September 20, 2011
For Shauna BurnSilver, an ecological anthropologist at Arizona State University, the most valuable social science research combines strong science and real partnerships in a collaborative process. Her ideal research project begins by building relationships with all stakeholders and ends with results being shared iteratively with agencies and institutions, policymakers and the participants themselves.
A strong proponent of community-based research, BurnSilver has racked up years of on-the-ground experience involving people in studies that are not only about them but that ultimately could affect their way of life and well-being.
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This is BurnSilver’s first semester at ASU, where she is an assistant professor in the School of Human Evolution and Social Change in the College of Liberal Arts and Sciences. Her prior position as a post doctoral researcher at the University of Alaska Fairbanks focused on the Subsistence Sharing Network Project, funded by the Bureau of Ocean Energy Management, Regulation and Enforcement. The project documented the social networks of sharing and cooperation vital to the hunting and fishing livelihoods of three Alaska Native villages (Wainwright, Kaktovik and Venetie) to assess potential vulnerabilities and resilience to the effects of oil and gas development and climate change.
BurnSilver and her UAF colleagues invested a year and a half prior to the project, setting up local advisory boards and working with community members to define how the research should be carried out – all this before beginning the data collection portion of the project. The project was based on strong research partnerships with UAF, the Alaska Department of Fish and Game and tribal and village government entities.
“There was a lot of enthusiasm, creativity and local leadership that came out of this process, and our combined efforts contributed to an exceptionally high participation rate within the study,” BurnSilver said. “These communities and agencies can use the data to inform future policy decisions, and that is very gratifying.”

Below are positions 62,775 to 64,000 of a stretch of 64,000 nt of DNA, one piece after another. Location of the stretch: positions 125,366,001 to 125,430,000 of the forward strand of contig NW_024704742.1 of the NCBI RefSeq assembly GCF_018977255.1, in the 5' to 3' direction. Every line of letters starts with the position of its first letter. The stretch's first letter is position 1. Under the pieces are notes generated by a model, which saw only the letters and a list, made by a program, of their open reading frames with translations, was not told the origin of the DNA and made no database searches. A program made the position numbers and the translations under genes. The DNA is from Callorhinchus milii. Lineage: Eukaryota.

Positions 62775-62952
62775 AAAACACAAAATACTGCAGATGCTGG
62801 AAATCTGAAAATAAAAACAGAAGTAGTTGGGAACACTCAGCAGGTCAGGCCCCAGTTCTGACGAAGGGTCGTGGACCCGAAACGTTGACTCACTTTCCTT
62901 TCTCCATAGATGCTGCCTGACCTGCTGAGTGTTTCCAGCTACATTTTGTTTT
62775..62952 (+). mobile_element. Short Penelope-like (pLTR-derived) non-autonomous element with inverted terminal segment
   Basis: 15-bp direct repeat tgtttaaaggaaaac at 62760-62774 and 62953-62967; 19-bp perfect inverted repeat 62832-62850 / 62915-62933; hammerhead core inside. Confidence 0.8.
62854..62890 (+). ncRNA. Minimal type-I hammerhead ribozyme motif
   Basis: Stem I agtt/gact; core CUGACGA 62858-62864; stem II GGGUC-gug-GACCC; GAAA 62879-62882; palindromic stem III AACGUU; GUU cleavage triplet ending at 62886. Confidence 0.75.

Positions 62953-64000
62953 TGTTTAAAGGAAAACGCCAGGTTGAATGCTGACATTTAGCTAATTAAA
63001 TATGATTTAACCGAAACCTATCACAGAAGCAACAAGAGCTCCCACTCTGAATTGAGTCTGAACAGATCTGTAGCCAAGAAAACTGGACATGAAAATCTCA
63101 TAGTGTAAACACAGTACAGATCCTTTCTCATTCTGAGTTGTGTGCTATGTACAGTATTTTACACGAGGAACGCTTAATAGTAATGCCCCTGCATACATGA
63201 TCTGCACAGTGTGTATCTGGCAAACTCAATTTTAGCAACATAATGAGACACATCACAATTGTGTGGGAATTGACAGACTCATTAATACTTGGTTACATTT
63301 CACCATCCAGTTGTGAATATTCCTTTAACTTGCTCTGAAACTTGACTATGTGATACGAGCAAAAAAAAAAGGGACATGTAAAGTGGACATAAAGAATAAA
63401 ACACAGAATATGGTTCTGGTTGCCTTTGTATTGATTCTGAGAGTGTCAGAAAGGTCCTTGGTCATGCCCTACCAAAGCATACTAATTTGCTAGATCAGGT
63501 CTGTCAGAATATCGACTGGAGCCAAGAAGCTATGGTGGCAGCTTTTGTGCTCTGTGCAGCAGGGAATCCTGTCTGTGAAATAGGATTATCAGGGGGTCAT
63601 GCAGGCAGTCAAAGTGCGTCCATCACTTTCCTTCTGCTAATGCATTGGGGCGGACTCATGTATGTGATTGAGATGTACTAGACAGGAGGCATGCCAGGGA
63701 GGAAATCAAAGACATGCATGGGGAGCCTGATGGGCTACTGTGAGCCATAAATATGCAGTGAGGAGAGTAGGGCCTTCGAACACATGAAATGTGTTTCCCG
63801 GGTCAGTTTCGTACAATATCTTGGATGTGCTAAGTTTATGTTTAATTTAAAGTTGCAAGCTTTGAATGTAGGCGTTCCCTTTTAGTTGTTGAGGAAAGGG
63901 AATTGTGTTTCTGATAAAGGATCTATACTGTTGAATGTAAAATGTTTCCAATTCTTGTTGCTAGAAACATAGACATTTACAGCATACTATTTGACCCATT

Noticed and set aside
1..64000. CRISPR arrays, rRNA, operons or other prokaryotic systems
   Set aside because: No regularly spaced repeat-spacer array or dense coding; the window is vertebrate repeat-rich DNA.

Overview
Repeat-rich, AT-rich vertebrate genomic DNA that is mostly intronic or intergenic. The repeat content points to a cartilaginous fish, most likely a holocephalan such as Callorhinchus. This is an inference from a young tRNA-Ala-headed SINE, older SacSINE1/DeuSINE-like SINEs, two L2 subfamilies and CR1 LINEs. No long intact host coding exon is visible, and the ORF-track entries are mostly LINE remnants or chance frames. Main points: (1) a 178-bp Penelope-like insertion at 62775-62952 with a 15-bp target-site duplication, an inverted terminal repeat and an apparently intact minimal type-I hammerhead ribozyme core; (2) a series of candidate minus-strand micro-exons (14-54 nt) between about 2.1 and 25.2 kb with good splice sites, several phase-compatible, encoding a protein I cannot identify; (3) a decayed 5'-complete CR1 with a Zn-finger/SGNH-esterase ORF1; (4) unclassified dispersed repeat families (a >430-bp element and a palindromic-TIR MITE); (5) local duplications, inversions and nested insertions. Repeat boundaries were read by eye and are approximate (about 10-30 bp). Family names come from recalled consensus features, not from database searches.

The U.S. Department of the Interior recently chose the project for its Partners in Conservation Award, which will be presented by Secretary of the Interior Ken Salazar this week in Washington, D.C.
“We are thrilled and honored to have been selected for this award,” BurnSilver said. “It belongs to many, many people who contributed to the project. It is truly encouraging that this kind of collaborative research process is being recognized by the highest levels of the U.S. government.”
She shared, “I believe that knowledge really is power, and results from research should not just appear in scholarly journals, but be available to people on the ground, as well as institutions and agencies.”
BurnSilver’s recent Alaska work is part of a long progression towards collaborative research engagement with communities. As an undergraduate, BurnSilver studied international relations at Scripps College. She read obsessively, sorting through the conflicting viewpoints represented in various texts. Finally, in her senior year she decided she "needed to stop reading and talking and start doing."
She joined the Peace Corps and traveled to Mali, West Africa, where she gained experience in the importance of collaboration and process in development.
“Getting out in the field and learning about the ecological and cultural components of a setting made me understand that there are usually very specific reasons why people do what they do,” she said.
She went on to earn a master’s in resource interpretation and a doctorate in human ecology, studying the impact of land tenure change on the livelihoods of the Kenyan Maasai. She found that in the face of broad changes in land tenure, people used traditional social relationships to renegotiate access to critical resources. In 2007, as a graduate student, she received the Lourdes Arizpe Student Award from the Anthropology and Environment Section of the American Anthropological Association. The award recognized “her collaborative, precedent-setting fieldwork with the Maasai on community-based conservation.”
From her new faculty position at ASU, her work in Alaska continues, and she is also working with Fulani and Tamashek pastoralists in Northern Mali on issues of land tenure and wellbeing. “Alaska and sub-Saharan Africa are not as far apart as one might think,” BurnSilver said. “One is bitter cold and one is scalding hot, but people face similar issues of livelihood change and insecure resources.”
BurnSilver was attracted to the School of Human Evolution and Social Change since the university and the school are good fits for her interests and skills. “Both the administration and my colleagues here acknowledge that the major problems humans wrestle with are transdisciplinary in nature and that the research we do should matter to people,” she said. “I wanted to be where that type of thinking is epitomized and collaboration among fields is encouraged.”